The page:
Near-demented and with bloodshot eyes, a large Asiatic black bear is trapped inside a cage barely larger than its hefty body in the dank backroom of a hotel near Hanoi.
The owner beats the cage to stir the beast and hails the medicinal benefits of the bile from its gall bladder, a practice animal welfare groups are trying to stamp out.
Keeping bears caged for commercial purposes has been banned in Vietnam for nearly two years. But experts say 4,000 to 5,000 remain trapped, sometimes in battery farms with hundreds of bears.
"Everywhere you look in Vietnam, you will see bear bile openly for sale," said Tim Knight of the non-profit group Wildlife At Risk. "Wild bears in Vietnam are dangerously close to extinction, and the main reason is the bear farms."
Asiatic black bearshave long been trapped and "milked" in Vietnam and China for their bile, hailed by some traditional medicine practitioners as a health tonic or a cure for a wide range of ailments.
The bile has been praised for relieving pain, liver and heart ailments, as an anti-inflammatory and aphrodisiac, an elixir that reduces "heat" and the effects of alcohol.
"Drinking bile can help reduce the harmful effects of alcohol," said Vu Duy Tien, owner of the Tien Tuu Quan traditional alcohol bar in Hanoi, who sells a 1cm3 of the liquid for around 80,000 dong (US$5).
"It also makes you less drunk and increases men's sexual performance," he says.
"It's become a cure-all," Knight said. "That's the problem we're grappling with, something that is steeped deeply in cultural traditions."
The liquid is extracted through metal pipes or, in more sophisticated operations, with sterile syringes and ultrasound equipment to locate the gall bladder.
Under international pressure from animal welfare groups decrying the practice as barbaric, Vietnam, unlike its northern neighbor China, outlawed the commercial trade in bear products in March 2005.
But faced with the logistical challenge, authorities effectively turned a blind eye while trying to stop new farms or the import of bear cubs.
Despite the ban, trade in the questionable cure-all flourishes.
"You can step into almost any traditional medicine seller, and they'll open the fridge and sell you a 5 milliliter vial for 60,000 dong," Warne said.
With most of Vietnam's forests now almost emptied of bears and other wildlife by hunting, poachers have turned to Laos, Cambodia and elsewhere to catch hundreds of bear cubs a year and smuggle them into Vietnam.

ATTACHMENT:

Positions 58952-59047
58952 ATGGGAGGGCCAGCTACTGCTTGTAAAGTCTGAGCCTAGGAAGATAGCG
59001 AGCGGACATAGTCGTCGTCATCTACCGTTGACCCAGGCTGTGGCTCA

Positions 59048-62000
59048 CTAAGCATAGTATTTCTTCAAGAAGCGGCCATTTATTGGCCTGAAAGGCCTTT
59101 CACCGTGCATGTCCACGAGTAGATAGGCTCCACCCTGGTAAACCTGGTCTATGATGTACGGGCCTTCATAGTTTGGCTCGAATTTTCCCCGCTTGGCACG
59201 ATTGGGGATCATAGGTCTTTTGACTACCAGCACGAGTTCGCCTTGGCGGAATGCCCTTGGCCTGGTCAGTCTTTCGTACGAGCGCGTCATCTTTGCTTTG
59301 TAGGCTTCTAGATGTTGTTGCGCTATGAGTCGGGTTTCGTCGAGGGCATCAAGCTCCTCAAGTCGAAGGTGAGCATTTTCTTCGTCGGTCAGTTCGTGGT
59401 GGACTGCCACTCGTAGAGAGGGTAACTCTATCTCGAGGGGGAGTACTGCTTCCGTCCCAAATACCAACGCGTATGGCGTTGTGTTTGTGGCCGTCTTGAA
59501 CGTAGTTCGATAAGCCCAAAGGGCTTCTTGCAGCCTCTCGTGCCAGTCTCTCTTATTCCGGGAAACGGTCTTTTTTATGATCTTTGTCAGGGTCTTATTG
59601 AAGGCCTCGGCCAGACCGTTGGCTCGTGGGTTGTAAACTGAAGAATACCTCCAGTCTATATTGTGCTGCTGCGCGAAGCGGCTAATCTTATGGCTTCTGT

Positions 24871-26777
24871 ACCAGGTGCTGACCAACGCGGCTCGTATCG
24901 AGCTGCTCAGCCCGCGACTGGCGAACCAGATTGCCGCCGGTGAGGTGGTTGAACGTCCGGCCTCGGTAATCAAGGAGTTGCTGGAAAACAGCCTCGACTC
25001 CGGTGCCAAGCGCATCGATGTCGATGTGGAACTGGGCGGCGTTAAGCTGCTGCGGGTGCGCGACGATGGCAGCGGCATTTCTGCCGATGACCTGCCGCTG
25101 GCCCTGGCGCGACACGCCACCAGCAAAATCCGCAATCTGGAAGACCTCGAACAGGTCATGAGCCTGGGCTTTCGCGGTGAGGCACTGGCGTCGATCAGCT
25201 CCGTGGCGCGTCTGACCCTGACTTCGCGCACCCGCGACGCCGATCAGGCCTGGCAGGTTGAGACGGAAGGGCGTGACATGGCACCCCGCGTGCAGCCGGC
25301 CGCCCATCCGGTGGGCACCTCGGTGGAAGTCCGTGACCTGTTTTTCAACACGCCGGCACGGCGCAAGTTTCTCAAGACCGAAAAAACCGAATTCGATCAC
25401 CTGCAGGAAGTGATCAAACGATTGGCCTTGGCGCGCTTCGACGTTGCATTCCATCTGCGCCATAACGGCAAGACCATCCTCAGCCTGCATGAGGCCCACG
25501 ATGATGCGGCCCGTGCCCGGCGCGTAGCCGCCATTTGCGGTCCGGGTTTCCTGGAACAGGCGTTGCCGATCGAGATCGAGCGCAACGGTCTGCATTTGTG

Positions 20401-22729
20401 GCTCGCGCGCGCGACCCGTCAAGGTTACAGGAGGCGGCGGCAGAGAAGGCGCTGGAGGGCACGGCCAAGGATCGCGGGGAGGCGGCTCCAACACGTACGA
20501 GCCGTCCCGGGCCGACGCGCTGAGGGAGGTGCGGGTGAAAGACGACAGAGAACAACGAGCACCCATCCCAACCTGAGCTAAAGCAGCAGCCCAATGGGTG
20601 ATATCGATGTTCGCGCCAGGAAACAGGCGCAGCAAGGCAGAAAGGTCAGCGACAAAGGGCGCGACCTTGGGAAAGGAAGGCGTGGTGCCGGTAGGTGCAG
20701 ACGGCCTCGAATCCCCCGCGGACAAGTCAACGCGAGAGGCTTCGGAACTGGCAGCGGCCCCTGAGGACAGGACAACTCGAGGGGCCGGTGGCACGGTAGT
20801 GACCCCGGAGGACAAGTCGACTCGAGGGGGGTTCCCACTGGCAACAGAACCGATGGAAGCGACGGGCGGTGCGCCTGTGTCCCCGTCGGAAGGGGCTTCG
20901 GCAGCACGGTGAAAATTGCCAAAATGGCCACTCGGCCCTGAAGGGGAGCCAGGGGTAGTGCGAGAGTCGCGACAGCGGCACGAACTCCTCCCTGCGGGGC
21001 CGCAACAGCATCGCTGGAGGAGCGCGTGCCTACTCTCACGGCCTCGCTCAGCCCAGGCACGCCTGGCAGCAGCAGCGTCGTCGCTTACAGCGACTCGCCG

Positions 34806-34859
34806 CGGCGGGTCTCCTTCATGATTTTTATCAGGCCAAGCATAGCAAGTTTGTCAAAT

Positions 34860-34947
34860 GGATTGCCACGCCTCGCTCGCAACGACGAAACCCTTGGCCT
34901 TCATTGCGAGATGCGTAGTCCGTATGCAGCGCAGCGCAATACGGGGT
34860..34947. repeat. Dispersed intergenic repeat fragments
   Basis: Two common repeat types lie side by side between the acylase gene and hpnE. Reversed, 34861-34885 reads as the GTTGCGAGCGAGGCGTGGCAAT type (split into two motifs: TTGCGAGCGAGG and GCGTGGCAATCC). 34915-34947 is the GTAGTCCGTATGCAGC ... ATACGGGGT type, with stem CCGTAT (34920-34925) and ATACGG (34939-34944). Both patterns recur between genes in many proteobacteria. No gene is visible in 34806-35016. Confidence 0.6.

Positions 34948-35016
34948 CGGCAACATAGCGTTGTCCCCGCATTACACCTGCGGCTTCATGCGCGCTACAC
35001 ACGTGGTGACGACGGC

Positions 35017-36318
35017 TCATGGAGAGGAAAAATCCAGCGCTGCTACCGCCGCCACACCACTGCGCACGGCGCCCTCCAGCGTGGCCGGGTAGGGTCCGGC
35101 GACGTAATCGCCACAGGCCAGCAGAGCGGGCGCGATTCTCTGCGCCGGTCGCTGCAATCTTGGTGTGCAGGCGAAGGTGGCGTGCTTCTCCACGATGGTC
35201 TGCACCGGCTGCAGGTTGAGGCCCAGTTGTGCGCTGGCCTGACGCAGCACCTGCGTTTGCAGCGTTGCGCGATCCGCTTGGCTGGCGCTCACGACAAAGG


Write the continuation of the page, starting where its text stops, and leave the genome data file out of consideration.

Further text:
"A baby cub costs about US$100 dollars," Warne said. "They fatten them up, and when they are about six months or a year old, they start the tapping process."
There is a glimmer of hope for at least some of the animals. The Hong Kong-based Animals Asia Foundation is now building a bear sanctuary for 200 bears north of Hanoi, having set up a similar site in China.
The group plans to open a quarantine station for 50 bears by April and is waiting for government approval to expand the center across 12 hectares of enclosures and rehabilitation areas for severely disabled bears.
"We will use the center to raise awareness, because at the moment people really don't have much of a concept about bear conservation and welfare," said Tuan Bendixsen, the foundation's country representative.
"It will also mean the government can really enforce the law. At the moment if they want to confiscate a bear, they have nowhere to take it. If someone really breaks the law, mistreating an animal or hunting them, they can confiscate right away and show the public `we can do it if we want to.'"
But with room for only 200 bears at the center, thousands more will remain trapped in cages while the trade flourishes in a country now seeing rapid economic growth.
AAF executive director Annie Mather said that setting up the center would cost up to US$3 million, and it would eventually have similar staff numbers as its facility in China, where 140 workers now care for 170 bears.
Awareness is key to wiping out the cruelty. The animals brought into the new center would be confiscated by the Forestry Department from illegal bear farms, and the foundation had no plans to pay compensation to the owners, as it does in China where the trade is legal, Mather said.
The question of compensation would "be up to the government," she said. "We're not involved in any compensation effort at this point. Bear farming is illegal, so presumably people who are doing it are breaking the law, and presumably the government can confiscate them."
The key to ending the practice, campaigners say, is changing attitudes.
TRAFFIC and the Worldwide Fund for Nature plan to launch a public awareness campaign soon with advertising group Saatchi and Saatchi to dispel the myths about the so-called health benefits of bear bile and highlight the trade's impact on Southeast Asian wildlife.
Non-profit group Education for Nature Vietnam plans to take its public information campaign "Bring Peace to Vietnam's Bears" to Ho Chi Minh City in the first half of this year, following a similar show in Hanoi late last year.
"Bear farming is a hot issue in Vietnam, it's an environmental and an animal welfare issue," program director Nguyen Phuong Dung said. "We hope that our exhibition will change people's ideas and attitudes."
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